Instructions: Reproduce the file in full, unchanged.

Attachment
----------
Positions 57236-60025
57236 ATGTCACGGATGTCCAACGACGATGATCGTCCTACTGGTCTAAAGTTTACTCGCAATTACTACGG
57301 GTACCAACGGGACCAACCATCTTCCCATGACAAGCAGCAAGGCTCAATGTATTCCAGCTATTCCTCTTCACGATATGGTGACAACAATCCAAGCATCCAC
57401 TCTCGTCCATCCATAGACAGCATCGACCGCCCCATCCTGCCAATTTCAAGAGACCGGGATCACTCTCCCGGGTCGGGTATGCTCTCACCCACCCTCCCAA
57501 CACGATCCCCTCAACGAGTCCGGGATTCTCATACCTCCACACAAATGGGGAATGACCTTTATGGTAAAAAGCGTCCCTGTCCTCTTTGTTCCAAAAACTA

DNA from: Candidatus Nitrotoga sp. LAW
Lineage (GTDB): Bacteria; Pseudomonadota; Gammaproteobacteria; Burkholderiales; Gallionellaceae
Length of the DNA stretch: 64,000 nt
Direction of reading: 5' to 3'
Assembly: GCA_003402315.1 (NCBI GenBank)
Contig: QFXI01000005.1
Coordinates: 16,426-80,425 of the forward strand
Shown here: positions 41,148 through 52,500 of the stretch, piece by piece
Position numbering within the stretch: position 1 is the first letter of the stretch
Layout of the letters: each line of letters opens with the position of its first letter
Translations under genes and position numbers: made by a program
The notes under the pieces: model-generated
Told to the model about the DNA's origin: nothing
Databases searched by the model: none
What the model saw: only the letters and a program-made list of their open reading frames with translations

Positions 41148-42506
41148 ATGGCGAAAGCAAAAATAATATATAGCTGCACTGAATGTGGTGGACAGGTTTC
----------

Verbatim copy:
Positions 57236-60025
57236 ATGTCACGGATGTCCAACGACGATGATCGTCCTACTGGTCTAAAGTTTACTCGCAATTACTACGG
57301 GTACCAACGGGACCAACCATCTTCCCATGACAAGCAGCAAGGCTCAATGTATTCCAGCTATTCCTCTTCACGATATGGTGACAACAATCCAAGCATCCAC
57401 TCTCGTCCATCCATAGACAGCATCGACCGCCCCATCCTGCCAATTTCAAGAGACCGGGATCACTCTCCCGGGTCGGGTATGCTCTCACCCACCCTCCCAA
57501 CACGATCCCCTCAACGAGTCCGGGATTCTCATACCTCCACACAAATGGGGAATGACCTTTATGGTAAAAAGCGTCCCTGTCCTCTTTGTTCCAAAAACTA

DNA from: Candidatus Nitrotoga sp. LAW
Lineage (GTDB): Bacteria; Pseudomonadota; Gammaproteobacteria; Burkholderiales; Gallionellaceae
Length of the DNA stretch: 64,000 nt
Direction of reading: 5' to 3'
Assembly: GCA_003402315.1 (NCBI GenBank)
Contig: QFXI01000005.1
Coordinates: 16,426-80,425 of the forward strand
Shown here: positions 41,148 through 52,500 of the stretch, piece by piece
Position numbering within the stretch: position 1 is the first letter of the stretch
Layout of the letters: each line of letters opens with the position of its first letter
Translations under genes and position numbers: made by a program
The notes under the pieces: model-generated
Told to the model about the DNA's origin: nothing
Databases searched by the model: none
What the model saw: only the letters and a program-made list of their open reading frames with translations

Positions 41148-42506
41148 ATGGCGAAAGCAAAAATAATATATAGCTGCACTGAATGTGGTGGACAGGTTTC